Mideast Media Sampler – 08/26/2013 – Could the United States have intervened to save hundreds of lives?
I was skeptical at first about the claims of a chemical attack in Syria. Something didn’t seem right with the photographs. Additionally, it was reported that the United Nations already had an inspection team in Syria. But then it didn’t take long for Israeli intelligence to determine that chemical weapons had been used.
How did Israeli intelligence come to its conclusion so soon without any apparent sources on the ground? I don’t know, but David Martin of CBS reported something suggestive this past Friday.
Administration officials said Friday that U.S. intelligence detected activity at known Syrian chemical weapons sites before Wednesday’s possible chemical weapons attack that killed at least 1,000 people, CBS News national security correspondent David Martin reports.
Similar activity has been detected before, and the assumption then was that the Syrians were moving things around for security reasons. Now, according to the officials, the most recent activity, which was detected last week, is seen as possible preparation for Wednesday’s attack.
According to earlier reports the United States was monitoring Syria’s chemical weapon stores. For example CBS reported this past December.
Monitoring of Syrian bases has picked up evidence engineers have loaded the chemicals — which combine to form the deadly nerve agent sarin — into bombs that could be dropped from airplanes. Satellites have seen trucks moving among the bunkers where the weapons and agents are believed to be stored. U.S. officials say the evidence is strong, but circumstantial — not definitive.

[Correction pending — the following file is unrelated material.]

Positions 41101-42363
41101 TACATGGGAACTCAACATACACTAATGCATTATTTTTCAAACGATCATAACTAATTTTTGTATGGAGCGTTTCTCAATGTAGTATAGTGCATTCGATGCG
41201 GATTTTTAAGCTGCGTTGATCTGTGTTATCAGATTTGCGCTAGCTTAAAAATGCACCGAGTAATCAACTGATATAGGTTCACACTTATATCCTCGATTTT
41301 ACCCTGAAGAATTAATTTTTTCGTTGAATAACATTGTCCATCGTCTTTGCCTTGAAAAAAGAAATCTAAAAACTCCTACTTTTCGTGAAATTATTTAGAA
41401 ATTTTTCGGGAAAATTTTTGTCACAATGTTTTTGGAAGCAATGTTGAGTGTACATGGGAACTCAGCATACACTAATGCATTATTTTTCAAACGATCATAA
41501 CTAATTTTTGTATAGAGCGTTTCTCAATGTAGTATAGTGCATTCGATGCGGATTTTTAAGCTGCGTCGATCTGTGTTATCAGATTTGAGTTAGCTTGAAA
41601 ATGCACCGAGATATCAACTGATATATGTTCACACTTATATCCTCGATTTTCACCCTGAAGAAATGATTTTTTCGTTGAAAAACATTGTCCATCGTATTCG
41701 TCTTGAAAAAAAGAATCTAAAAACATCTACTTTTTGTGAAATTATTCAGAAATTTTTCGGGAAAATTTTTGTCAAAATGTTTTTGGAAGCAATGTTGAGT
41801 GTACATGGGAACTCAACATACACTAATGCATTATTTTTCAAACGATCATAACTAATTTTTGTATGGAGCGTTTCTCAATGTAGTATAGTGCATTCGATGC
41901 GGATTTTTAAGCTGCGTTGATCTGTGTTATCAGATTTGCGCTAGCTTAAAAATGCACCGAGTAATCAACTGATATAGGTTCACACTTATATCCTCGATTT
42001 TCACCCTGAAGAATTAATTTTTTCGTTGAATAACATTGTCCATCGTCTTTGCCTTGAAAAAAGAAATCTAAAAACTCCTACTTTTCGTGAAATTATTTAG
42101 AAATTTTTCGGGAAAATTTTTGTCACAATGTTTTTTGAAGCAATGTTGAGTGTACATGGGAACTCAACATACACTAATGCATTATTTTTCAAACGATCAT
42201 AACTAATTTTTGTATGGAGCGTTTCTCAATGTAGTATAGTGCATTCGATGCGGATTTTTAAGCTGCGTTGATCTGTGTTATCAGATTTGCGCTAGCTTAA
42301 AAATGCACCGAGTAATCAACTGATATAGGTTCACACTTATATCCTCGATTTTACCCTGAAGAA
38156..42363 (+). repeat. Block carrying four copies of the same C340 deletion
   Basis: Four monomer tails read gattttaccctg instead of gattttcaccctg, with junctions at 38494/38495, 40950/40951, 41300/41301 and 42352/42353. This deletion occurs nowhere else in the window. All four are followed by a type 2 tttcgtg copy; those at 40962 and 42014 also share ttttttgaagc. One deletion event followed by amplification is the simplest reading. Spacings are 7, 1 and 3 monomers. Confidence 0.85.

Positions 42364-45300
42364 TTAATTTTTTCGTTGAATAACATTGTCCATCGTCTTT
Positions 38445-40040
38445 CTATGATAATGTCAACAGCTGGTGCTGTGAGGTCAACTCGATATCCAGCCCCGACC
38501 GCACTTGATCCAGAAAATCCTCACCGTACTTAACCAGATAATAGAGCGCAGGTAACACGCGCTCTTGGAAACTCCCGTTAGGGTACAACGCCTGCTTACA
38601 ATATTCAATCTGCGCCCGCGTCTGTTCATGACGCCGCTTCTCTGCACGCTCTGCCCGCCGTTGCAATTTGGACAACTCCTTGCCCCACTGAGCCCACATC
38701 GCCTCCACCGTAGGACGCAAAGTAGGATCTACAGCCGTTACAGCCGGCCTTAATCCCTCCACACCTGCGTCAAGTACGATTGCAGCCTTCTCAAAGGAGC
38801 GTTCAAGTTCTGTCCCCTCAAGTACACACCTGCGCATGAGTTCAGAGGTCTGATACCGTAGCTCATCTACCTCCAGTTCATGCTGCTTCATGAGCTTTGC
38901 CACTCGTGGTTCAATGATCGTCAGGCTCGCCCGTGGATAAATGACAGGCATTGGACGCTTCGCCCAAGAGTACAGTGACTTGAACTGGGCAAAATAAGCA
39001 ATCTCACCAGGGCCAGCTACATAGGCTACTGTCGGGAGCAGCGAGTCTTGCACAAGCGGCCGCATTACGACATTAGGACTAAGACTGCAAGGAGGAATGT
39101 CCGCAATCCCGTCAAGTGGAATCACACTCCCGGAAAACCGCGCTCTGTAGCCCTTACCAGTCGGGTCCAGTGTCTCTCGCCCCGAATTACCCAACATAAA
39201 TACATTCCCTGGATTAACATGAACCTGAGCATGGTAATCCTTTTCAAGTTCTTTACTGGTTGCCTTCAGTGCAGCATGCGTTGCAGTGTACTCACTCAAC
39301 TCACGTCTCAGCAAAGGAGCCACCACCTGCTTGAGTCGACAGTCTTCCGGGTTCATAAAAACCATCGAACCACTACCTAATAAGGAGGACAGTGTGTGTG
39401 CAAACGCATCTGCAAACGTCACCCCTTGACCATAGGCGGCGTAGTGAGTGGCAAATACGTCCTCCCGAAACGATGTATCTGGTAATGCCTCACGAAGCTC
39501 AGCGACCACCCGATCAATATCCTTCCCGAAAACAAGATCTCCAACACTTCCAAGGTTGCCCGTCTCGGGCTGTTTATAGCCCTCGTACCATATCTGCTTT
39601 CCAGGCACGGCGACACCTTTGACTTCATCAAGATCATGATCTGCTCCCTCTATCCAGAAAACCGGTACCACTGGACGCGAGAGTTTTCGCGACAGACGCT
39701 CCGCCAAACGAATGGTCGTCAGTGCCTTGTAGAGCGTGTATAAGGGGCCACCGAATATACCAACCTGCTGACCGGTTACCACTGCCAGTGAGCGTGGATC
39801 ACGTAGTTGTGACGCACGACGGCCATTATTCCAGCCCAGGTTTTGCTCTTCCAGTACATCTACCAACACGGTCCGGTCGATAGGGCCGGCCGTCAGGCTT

But, that, combined with fighting in the suburbs of Damascus, has led to fears of what the Assad regime might do if it feels cornered.
But if the United States had been tracking the weapons, and chemical weapons had previously been used, why didn’t the United States act to prevent their deployment? Last week’s report leaves out specifics. Was the detected activity something that was detected previously prior to chemical attacks? Or was the activity something that was detected without any deadly followup? (David Martin’s report suggests the last possibility, but doesn’t tell us enough to know for certain.)
Presumably, Israeli intelligence came to its conclusion based on activity it detected. According to Syrian rebels the chemicals were delivered by four rockets fired to the targeted neighborhoods, as opposed to being dropped from airplanes in bombs.
Jamraya, where Syria has a military research center that Israel has reportedly struck is between 10 and 15 miles away from the neighborhoods attacked by Assad’s forces last Wednesday. Israel was possibly trying to destroy Syria’s capacity for delivering the chemical agents. If that was Israel’s goal, then it was apparently not fully successful.
Obviously there is a lot that we don’t know. But if David Martin is correct and the United States didn’t act when it could have prevented a huge loss of life, what is the point of “red lines?” Having a “red line” and daring a tyrant to cross it will never be as effective as proactively taking action against the tyrant.
But Obama added that “the notion that the [United States] can somehow solve what is a sectarian complex problem inside of Syria sometimes is overstated.”
If we’re looking at the big picture, the President is correct. But if the question is whether the United States had the ability to prevent a catastrophe and didn’t act, the answer is not as clear.DONATE
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